Sat Jun 10, 2023
June 10, 2023

Feasting on coffins: billionaires surge during the pandemic

In one year, the Covid-19 pandemic has killed almost 3 million people in the world, around 350,000 of them in Brazil, which today carries the shameful mark of being responsible for one-third of the daily deaths caused by the coronavirus. Meanwhile, if it were not enough for us to live in permanent mourning, the socio-economic crisis has advanced by leaps and bounds, leaving in its wake an increasing number of unemployed, hungry people or people living in absolute poverty.
By: Wilson Honório da Silva – PSTU
During all this period, we have heard the same litany around the world: there is no money for mass vaccination; there is no way to build more hospitals, increase ICU beds, buy medical supplies and ventilators; it is impossible to promote a total lockdown, guaranteeing decent income for all. After all, they say, it is necessary to “preserve the health of the economy” so that the world does not collapse.
However, there is only one side of this story that is true. Behind so much suffering, there are a handful of people laughing out loud and celebrating astronomical profits. Behind the rulers and parliamentarians who have contributed to this endless tragedy, there are those who really dictate the rules of a game where only they can win. Behind the deaths and losses of millions, there is a handful of bankers, businessmen and landowners who have profited more than ever.
A handful of billionaires who, here and around the world, have doubled or tripled their fortunes during the pandemic; amassing literally trillions of dollars. That money would be more than enough not only to combat the coronavirus but also to eradicate hunger and unemployment from the world. Untold fortunes accumulated with abominable genocidal greed, which becomes even more evident when we know that one of the sectors that profited most during the pandemic was the one linked to private health.
Two thousand billionaires are worth US$ 13.1 trillion
According to April 6th Forbes magazine, the infamous list of the world top billionaires broke a record this year: 2,755 people are worth assets of more than US$ 1 billion. So, 660 people were added to the list of billionaires in 2020 (i.e. during the pandemic).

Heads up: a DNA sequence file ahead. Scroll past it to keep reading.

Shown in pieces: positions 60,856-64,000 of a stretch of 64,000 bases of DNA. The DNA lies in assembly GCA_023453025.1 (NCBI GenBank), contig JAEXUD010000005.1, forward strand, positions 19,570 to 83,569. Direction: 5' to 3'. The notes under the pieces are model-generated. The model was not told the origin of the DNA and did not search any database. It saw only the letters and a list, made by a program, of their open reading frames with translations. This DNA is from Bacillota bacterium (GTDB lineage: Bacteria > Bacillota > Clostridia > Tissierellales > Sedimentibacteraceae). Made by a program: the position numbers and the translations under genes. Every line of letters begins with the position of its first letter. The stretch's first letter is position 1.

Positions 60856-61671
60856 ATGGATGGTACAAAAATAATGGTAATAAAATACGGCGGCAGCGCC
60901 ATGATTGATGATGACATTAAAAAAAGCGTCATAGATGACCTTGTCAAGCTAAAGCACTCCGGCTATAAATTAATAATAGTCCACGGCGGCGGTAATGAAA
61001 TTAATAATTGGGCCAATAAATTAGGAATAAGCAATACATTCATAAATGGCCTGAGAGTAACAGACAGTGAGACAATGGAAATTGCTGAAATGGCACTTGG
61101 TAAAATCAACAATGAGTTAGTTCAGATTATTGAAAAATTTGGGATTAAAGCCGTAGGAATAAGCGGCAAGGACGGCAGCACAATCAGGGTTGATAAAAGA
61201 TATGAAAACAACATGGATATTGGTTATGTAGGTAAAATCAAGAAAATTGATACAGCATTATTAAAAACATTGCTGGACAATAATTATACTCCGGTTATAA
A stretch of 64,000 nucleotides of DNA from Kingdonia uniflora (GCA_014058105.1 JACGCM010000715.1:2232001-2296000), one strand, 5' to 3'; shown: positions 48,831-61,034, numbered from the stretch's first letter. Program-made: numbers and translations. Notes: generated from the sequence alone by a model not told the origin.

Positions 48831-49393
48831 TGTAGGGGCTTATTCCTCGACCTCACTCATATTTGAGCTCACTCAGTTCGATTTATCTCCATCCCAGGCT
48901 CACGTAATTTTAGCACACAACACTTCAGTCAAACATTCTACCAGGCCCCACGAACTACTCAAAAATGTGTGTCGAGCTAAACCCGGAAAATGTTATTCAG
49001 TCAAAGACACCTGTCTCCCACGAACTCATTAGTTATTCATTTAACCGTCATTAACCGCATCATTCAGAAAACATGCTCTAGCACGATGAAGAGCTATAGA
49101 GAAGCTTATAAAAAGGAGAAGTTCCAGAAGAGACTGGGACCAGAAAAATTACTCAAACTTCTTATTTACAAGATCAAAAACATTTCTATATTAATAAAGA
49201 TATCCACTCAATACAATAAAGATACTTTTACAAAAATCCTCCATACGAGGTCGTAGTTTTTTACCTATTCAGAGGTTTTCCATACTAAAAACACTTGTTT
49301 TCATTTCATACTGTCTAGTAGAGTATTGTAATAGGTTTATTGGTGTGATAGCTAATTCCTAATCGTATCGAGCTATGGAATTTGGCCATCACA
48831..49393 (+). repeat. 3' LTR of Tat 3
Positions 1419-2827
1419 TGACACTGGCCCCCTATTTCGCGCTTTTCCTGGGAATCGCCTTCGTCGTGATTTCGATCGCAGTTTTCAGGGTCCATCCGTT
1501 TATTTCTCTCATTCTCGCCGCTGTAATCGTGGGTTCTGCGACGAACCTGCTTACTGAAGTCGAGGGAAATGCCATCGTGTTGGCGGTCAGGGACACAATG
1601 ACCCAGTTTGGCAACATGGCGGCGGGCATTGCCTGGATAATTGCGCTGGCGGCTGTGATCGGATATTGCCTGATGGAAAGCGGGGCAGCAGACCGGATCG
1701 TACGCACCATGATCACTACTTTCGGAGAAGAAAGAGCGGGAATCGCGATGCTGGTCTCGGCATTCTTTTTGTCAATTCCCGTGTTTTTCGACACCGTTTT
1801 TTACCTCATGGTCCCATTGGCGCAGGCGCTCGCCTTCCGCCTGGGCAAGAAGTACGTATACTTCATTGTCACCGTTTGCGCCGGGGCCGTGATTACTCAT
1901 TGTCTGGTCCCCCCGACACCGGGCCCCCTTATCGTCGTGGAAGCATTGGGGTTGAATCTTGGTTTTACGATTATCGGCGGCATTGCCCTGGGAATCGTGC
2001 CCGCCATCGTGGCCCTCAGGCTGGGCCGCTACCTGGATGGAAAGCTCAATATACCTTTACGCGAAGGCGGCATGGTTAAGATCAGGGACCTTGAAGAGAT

But this is neither all nor the worst of it. Together, they accumulate no less than US$ 13.1 trillion, or ten times greater than the Brazilian GDP which, according to the Brazilian Institute of Geography and Statistics (IBGE), was US$ 1.32 trillion in 2020. What’s more: in the previous list, these billionaires had US$ 8 trillion; that is, during the pandemic, the fortunes of the super-rich almost doubled, increasing US$ 5.1 trillion.
Topping the list (for the fourth consecutive time) is Jeff Bezos, owner of online retailer Amazon and of The Washington Post, with a fortune estimated at US$177 billion. Second is the South African, US-based Elon Musk, president of Tesla Motors, an automotive and energy storage company, who jumped from a “modest” 31st place by adding no less than US$ 126.4 billion to his fortune, accumulating US$ 151 billion.
The third and exemplary fact that the bourgeoisie doesn’t give a damn about the suffering of the world population, caring only for their own petty interests and futility, is Bernard Arnault, president of the LVMH luxury goods company, owner of brands such as Louis Vuitton, Christian Dior and Sephora and, more recently, of Tiffany’s jewellery, who doubled his fortune, reaching US$ 150 billion, mostly through financial speculation and stock appreciation.
The top 5 are completed by two owners of dot-com companies: Microsoft founder Bill Gates (US$ 124 billion) and Mark Zuckerberg, leader of Facebook (US$ 94 billion).
Among the women, who are 328 among the 2,755 super-rich, the most wealthy are the American Miriam Adelson, who inherited a casino complex from her husband in Nevada, with a fortune of US$ 38.2 billion; the French Francoise Bettencourt Meyers, heiress of the cosmetics empire L’Óreal (US$ 24.7 billion), and Alice Walton (US$ 61.8 billion), one of the heirs of the retailer Walmart.